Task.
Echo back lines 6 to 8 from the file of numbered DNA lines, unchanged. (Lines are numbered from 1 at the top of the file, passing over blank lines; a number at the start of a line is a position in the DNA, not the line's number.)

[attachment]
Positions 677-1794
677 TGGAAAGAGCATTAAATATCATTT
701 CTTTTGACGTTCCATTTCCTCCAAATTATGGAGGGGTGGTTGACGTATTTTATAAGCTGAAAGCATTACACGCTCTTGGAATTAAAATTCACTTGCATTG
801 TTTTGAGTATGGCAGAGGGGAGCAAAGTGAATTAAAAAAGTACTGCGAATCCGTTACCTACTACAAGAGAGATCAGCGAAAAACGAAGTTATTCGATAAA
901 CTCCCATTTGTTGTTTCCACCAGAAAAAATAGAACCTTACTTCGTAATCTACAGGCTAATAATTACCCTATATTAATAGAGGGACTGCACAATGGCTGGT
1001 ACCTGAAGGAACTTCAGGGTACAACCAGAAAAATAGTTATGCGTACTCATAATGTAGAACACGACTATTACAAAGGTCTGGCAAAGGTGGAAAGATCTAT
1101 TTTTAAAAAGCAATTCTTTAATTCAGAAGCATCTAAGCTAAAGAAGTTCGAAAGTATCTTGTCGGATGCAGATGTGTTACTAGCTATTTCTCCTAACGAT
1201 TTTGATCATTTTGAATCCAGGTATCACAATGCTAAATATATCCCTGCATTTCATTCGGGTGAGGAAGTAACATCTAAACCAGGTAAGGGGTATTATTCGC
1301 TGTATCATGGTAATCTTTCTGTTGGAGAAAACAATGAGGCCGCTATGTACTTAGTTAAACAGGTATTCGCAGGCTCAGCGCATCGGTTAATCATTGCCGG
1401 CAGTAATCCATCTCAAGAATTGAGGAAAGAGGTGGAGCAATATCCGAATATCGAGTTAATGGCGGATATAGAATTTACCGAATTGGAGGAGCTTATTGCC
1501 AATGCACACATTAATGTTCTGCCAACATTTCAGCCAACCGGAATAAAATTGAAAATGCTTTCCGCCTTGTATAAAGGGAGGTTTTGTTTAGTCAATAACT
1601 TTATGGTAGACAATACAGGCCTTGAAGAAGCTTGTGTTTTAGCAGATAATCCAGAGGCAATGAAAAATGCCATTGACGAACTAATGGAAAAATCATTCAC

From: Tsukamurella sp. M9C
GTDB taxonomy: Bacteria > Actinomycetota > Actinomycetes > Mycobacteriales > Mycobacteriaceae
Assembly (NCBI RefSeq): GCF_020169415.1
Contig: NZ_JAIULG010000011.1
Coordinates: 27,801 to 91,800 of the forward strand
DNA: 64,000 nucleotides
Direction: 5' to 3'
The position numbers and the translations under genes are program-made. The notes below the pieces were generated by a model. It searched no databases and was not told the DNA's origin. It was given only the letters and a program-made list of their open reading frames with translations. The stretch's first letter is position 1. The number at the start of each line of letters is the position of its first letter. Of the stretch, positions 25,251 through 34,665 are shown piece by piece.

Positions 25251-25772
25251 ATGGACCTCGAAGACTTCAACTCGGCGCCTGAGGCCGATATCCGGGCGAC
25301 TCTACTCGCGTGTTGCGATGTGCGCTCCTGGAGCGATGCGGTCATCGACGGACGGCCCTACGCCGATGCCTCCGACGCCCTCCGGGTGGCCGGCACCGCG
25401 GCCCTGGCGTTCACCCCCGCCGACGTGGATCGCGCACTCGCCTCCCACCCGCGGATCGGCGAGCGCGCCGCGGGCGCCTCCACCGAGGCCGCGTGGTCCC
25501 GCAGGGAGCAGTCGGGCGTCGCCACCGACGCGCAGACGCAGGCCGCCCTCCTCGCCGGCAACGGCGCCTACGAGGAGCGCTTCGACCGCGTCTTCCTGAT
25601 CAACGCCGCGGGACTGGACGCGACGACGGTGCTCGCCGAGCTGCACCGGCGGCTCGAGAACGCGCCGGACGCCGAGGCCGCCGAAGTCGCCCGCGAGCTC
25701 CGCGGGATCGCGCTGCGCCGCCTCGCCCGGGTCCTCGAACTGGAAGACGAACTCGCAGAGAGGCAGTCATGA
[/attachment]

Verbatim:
1001 ACCTGAAGGAACTTCAGGGTACAACCAGAAAAATAGTTATGCGTACTCATAATGTAGAACACGACTATTACAAAGGTCTGGCAAAGGTGGAAAGATCTAT
1101 TTTTAAAAAGCAATTCTTTAATTCAGAAGCATCTAAGCTAAAGAAGTTCGAAAGTATCTTGTCGGATGCAGATGTGTTACTAGCTATTTCTCCTAACGAT
1201 TTTGATCATTTTGAATCCAGGTATCACAATGCTAAATATATCCCTGCATTTCATTCGGGTGAGGAAGTAACATCTAAACCAGGTAAGGGGTATTATTCGC